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IκB kinase-α acts in the epidermis to control skeletal and craniofacial morphogenesis


IκB kinase-α (IKK-α)1 exhibits protein-kinase-dependent and -independent functions. Its kinase activity is required for lymphoid organogenesis2 and mammary gland development3, whereas a kinase-independent activity is required for epidermal keratinocyte differentiation4. In addition to failed epidermal differentiation, IKK-α-deficient mice exhibit abnormal skeletal and craniofacial morphogenesis4,5,6. As similar defects are not exhibited by mice that experience systemic inhibition of NF-κB7, we postulated that the morphogenetic defects in IKK-α-deficient mice are not caused by reduced NF-κB activity but instead are due to failed epidermal differentiation that disrupts proper epidermal–mesodermal interactions. We tested this hypothesis by introducing an epidermal-specific Ikka (also known as Chuk) transgene into IKK-α-deficient mice. Mice lacking IKK-α in all cell types including bone and cartilage, but not in basal epidermal keratinocytes, exhibit normal epidermal differentiation and skeletal morphology. Thus, epidermal differentiation is required for proper morphogenesis of mesodermally derived skeletal elements. One way by which IKK-α controls skeletal and craniofacial morphogenesis is by repressing expression of fibroblast growth factor (FGF) family members, such as FGF8, whose expression is specifically elevated in the limb bud ectoderm of IKK-α-deficient mice.

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Figure 1: The CK14Ikka transgene restores normal physical appearance to Ikka-/- mice.
Figure 2: The CK14Ikka transgene rescues skin as well as craniofacial and skeletal defects of Ikka-/- mice.
Figure 3: Elevated FGF mRNA expression in Ikka-/- fetal limbs.
Figure 4: FGFR inhibitor rescues digitation in Ikka-/- limb buds.
Figure 5: IKK-α acts within the nucleus to induce keratinocyte differentiation.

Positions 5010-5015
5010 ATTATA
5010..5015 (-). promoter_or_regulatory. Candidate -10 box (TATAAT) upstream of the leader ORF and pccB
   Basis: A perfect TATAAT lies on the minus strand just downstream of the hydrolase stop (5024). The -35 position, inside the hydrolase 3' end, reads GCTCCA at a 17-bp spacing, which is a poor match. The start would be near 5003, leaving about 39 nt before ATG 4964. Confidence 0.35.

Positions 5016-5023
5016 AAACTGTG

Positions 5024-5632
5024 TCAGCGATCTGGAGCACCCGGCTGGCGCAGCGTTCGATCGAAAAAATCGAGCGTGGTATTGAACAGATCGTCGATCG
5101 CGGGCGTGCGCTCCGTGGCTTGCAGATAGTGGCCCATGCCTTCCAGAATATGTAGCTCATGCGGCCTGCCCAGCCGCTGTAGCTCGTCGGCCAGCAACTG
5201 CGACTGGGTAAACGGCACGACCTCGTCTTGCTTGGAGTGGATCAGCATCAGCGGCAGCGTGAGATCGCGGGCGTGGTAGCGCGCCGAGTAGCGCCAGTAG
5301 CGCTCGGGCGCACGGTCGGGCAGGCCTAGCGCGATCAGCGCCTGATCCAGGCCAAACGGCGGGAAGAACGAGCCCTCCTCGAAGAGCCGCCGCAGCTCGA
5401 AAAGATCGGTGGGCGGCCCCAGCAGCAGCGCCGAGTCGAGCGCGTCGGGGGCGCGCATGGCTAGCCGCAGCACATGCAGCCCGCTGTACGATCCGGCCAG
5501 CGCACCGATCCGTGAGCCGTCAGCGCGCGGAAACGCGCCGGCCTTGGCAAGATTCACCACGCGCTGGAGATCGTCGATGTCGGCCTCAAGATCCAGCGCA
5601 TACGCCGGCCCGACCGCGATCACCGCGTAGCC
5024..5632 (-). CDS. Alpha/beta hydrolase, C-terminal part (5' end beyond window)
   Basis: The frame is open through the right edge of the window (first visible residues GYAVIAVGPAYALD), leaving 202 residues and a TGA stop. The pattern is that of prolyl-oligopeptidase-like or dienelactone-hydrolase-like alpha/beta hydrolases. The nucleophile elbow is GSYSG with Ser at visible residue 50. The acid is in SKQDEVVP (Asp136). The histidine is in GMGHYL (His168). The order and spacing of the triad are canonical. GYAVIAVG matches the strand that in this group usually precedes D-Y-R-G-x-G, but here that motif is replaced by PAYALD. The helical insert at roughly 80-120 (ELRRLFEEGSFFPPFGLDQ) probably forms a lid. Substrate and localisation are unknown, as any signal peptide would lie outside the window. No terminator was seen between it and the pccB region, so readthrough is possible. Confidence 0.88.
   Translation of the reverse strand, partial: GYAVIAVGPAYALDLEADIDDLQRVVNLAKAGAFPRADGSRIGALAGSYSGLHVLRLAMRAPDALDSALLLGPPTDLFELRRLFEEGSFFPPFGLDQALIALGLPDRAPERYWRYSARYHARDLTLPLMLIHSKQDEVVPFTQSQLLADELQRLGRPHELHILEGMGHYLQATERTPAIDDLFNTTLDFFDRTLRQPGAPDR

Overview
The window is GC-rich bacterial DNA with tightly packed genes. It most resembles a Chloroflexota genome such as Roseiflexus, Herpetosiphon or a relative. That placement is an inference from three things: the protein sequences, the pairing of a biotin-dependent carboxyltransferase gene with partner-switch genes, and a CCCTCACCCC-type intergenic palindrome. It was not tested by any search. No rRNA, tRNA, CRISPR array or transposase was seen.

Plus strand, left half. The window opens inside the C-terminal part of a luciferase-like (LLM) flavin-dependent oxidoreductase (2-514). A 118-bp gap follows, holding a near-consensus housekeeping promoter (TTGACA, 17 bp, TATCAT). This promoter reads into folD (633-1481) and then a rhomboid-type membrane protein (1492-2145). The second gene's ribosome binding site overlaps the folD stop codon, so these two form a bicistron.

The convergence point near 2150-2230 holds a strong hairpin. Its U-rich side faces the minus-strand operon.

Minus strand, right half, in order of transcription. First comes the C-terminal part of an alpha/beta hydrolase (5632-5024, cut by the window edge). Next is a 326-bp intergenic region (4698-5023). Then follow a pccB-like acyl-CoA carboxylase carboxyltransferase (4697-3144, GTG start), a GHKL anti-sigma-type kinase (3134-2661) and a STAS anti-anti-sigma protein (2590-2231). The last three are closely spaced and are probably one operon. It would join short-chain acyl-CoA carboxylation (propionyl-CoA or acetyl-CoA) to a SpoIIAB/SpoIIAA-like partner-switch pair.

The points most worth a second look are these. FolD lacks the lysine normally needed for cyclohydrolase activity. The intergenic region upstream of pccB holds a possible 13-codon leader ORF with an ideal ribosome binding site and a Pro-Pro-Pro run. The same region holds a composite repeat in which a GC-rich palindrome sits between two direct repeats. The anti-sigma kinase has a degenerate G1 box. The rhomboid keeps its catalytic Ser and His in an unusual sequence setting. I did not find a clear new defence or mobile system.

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We thank A. Ullrich for the FGF receptor inhibitor (SU5402), T. Kato, M. Delhase and S. Roy for technical assistance and discussions, and M. Ellisman and M. Mackey for the election microscopy performed at the National Center for Microscopy and Imaging Research. Work was supported by grants from the National Institutes of Health, and Superfund Basic Research Program and CERIES research awards.

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Correspondence to Michael Karin.

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Supplementary information

Supplementary Figure 1

Comparison of transgenic hIKKα (tg IKKa ) expression with that of endogenous mIKKα. (PDF 23 kb)

Supplementary Figure 2

CK14-Ikka is not expressed in the esophagus. (PDF 164 kb)

Supplementary Figure 3

Defective epidermal differentiation of Ikka-/-mice is rescued by a CK14-Ikka(KM) transgene. (PDF 149 kb)

Supplementary Figure 4

The limbs and skeletal defects of Ikka-/- mice are rescued by CK14-Ikka transgene. (PDF 75 kb)

Supplementary Figure 5

The defect in craniofacial morphogenesis of Ikka-/- mice is rescued in Ikka-/-CK14-Ikka or Ikka-/-CK14-Ikka(KM) mice. (PDF 165 kb)

Supplementary Figure 6

FGF expression is reduced during keratinocyte differentiation. (PDF 196 kb)

Supplementary Figure Legends (DOC 22 kb)

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Sil, A., Maeda, S., Sano, Y. et al. IκB kinase-α acts in the epidermis to control skeletal and craniofacial morphogenesis. Nature 428, 660–664 (2004).

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